Caleb is representative of the audience, we perceive the characters of the movie from his point of view. We grow to hate Nathan along with him; and through the daily tests, we are also drawn toward Ava along with him. When she secretly warns Caleb that Nathan cannot be trusted, he believes her instantly and so do we. It all makes sense! We feel empathy for this robot with emotions that is trapped in a glass room by her cruel creator, yearning to witness the real world. As they interact more, Caleb starts to fall in love with her, planning to help her escape.


Pygmalion is a Greek sculptor from an ancient myth that falls in love with a statue that he sculpted himself. Ex Machina presents us with a modern retelling of this myth, a dystopian tale of a human falling for a man-made robot. This does not even seem too far-fetched in our current reality: with both loneliness around the world as well as advancements in the field of AI both rising rapidly, the story of Ex Machina feels almost inevitable.


However, falling in love with an AI should be the least of our worries. The movie also explores several existential questions. In an exchange between Nathan and Caleb, Oppenheimer(‘The father of the atomic bomb’) is quoted directly; speculating that the advancement of artificial intelligence could be just as influential and damaging to humanity as the discovery of nuclear warfare.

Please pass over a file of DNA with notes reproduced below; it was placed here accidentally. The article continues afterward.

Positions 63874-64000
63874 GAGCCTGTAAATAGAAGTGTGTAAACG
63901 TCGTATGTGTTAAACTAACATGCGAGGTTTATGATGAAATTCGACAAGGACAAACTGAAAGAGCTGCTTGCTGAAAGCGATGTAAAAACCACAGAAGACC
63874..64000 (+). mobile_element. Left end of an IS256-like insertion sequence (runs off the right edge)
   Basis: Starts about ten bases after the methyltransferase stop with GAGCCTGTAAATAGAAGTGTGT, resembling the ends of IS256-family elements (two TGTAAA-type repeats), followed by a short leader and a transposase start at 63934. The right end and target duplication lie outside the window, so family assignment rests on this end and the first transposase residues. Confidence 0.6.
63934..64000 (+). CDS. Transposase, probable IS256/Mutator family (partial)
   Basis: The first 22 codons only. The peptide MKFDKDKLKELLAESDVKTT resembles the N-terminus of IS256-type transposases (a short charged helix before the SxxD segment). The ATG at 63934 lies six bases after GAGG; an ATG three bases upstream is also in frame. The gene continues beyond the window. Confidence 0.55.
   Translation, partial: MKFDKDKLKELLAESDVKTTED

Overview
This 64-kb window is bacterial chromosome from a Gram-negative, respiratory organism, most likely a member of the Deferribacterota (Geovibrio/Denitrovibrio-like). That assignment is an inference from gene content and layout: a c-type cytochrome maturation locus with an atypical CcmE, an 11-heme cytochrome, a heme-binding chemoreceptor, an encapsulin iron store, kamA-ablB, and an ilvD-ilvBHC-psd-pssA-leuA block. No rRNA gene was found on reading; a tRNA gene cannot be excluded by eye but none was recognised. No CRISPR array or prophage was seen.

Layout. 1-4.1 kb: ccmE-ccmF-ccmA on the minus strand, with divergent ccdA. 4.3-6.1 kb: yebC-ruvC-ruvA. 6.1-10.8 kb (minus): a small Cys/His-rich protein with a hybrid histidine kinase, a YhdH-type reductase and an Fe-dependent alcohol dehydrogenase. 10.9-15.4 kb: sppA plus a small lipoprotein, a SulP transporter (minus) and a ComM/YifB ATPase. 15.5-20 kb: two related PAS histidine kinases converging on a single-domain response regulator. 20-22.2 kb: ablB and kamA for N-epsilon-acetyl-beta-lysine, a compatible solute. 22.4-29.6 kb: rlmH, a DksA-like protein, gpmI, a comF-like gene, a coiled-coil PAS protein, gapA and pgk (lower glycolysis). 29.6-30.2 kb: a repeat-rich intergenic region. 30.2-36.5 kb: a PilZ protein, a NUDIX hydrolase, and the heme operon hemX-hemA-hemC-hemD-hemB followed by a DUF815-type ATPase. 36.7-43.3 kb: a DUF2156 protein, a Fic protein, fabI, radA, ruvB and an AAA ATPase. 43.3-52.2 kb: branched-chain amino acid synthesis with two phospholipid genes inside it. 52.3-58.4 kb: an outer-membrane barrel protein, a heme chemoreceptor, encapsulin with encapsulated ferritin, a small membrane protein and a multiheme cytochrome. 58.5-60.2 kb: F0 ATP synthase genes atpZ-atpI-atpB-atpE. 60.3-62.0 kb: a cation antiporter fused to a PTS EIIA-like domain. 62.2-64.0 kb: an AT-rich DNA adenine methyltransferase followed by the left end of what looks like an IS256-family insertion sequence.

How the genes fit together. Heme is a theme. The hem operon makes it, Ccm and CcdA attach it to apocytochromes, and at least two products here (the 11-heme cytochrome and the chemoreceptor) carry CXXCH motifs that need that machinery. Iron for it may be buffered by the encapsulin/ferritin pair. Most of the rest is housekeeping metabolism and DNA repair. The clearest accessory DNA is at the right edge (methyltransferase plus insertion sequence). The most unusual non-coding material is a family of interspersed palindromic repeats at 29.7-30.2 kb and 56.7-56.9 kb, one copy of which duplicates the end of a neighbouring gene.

Alicia Vikander’s performance as Ava shows a balance between innocence and manipulative intelligence, leaving us questioning her true intentions until the very end. As Caleb engages in conversations with Ava, he finds himself drawn into a web of intrigue and manipulation. Ava’s allure lies not only in her uncanny physical form(a human-like face with mechanical body parts) but also in her ability to display emotions, desires, and a remarkable sense of self-awareness. 


Garland’s genius is shown in his ability to tell a story that is both intellectually stimulating and emotionally resonant. Ex Machina raises questions about identity, free will, and the nature of humanity itself. As the plot unravels, we are confronted with shocking revelations that challenge our preconceived notions.


Nathan considers himself a god for having created Ava. But should we be deemed as gods for creating something that so wildly surpasses the best of our abilities? Does it even matter if, in the end, we will have no choice but to bow down to our creation?


This is not simply a film about machines and their potential to surpass us. It is a cautionary tale about the dangers of unchecked progress, and the ethical dilemmas that come with creating conscious machines. It urges us to contemplate the potential consequences of blurring the boundaries between humans and AI. 


Ex Machina will leave you questioning what it truly means to be human in an increasingly technology-driven world. Also, I would not recommend watching this movie at midnight with the lights off, please learn from my mistakes.


(This article was generated by ChatGPT. Did I pass your Turing test??